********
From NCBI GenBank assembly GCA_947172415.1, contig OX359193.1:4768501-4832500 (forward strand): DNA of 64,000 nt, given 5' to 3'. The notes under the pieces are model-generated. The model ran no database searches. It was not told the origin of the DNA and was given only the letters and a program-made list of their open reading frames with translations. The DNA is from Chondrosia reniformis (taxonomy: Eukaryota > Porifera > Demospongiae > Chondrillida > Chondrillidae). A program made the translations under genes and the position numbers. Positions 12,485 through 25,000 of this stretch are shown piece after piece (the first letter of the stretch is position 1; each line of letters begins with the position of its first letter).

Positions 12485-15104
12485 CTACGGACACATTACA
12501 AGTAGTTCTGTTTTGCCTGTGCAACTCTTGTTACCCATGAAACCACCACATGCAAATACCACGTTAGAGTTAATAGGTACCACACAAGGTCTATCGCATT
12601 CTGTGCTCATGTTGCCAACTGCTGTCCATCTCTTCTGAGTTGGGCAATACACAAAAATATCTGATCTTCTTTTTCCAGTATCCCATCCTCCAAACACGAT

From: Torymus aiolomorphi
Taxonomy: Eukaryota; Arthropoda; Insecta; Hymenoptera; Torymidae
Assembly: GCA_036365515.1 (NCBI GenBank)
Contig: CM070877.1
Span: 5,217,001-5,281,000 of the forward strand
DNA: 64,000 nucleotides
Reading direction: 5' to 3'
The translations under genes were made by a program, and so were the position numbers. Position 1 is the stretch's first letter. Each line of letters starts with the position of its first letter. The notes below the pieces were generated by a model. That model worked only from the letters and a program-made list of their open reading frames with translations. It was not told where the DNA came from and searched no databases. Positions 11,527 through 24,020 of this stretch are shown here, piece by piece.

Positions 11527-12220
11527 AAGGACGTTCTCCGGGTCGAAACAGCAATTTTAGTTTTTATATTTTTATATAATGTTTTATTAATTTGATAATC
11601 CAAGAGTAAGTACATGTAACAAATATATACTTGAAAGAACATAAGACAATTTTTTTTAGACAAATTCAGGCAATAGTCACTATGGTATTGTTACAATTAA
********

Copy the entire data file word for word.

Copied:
From NCBI GenBank assembly GCA_947172415.1, contig OX359193.1:4768501-4832500 (forward strand): DNA of 64,000 nt, given 5' to 3'. The notes under the pieces are model-generated. The model ran no database searches. It was not told the origin of the DNA and was given only the letters and a program-made list of their open reading frames with translations. The DNA is from Chondrosia reniformis (taxonomy: Eukaryota > Porifera > Demospongiae > Chondrillida > Chondrillidae). A program made the translations under genes and the position numbers. Positions 12,485 through 25,000 of this stretch are shown piece after piece (the first letter of the stretch is position 1; each line of letters begins with the position of its first letter).

Positions 12485-15104
12485 CTACGGACACATTACA
12501 AGTAGTTCTGTTTTGCCTGTGCAACTCTTGTTACCCATGAAACCACCACATGCAAATACCACGTTAGAGTTAATAGGTACCACACAAGGTCTATCGCATT
12601 CTGTGCTCATGTTGCCAACTGCTGTCCATCTCTTCTGAGTTGGGCAATACACAAAAATATCTGATCTTCTTTTTCCAGTATCCCATCCTCCAAACACGAT

From: Torymus aiolomorphi
Taxonomy: Eukaryota; Arthropoda; Insecta; Hymenoptera; Torymidae
Assembly: GCA_036365515.1 (NCBI GenBank)
Contig: CM070877.1
Span: 5,217,001-5,281,000 of the forward strand
DNA: 64,000 nucleotides
Reading direction: 5' to 3'
The translations under genes were made by a program, and so were the position numbers. Position 1 is the stretch's first letter. Each line of letters starts with the position of its first letter. The notes below the pieces were generated by a model. That model worked only from the letters and a program-made list of their open reading frames with translations. It was not told where the DNA came from and searched no databases. Positions 11,527 through 24,020 of this stretch are shown here, piece by piece.

Positions 11527-12220
11527 AAGGACGTTCTCCGGGTCGAAACAGCAATTTTAGTTTTTATATTTTTATATAATGTTTTATTAATTTGATAATC
11601 CAAGAGTAAGTACATGTAACAAATATATACTTGAAAGAACATAAGACAATTTTTTTTAGACAAATTCAGGCAATAGTCACTATGGTATTGTTACAATTAA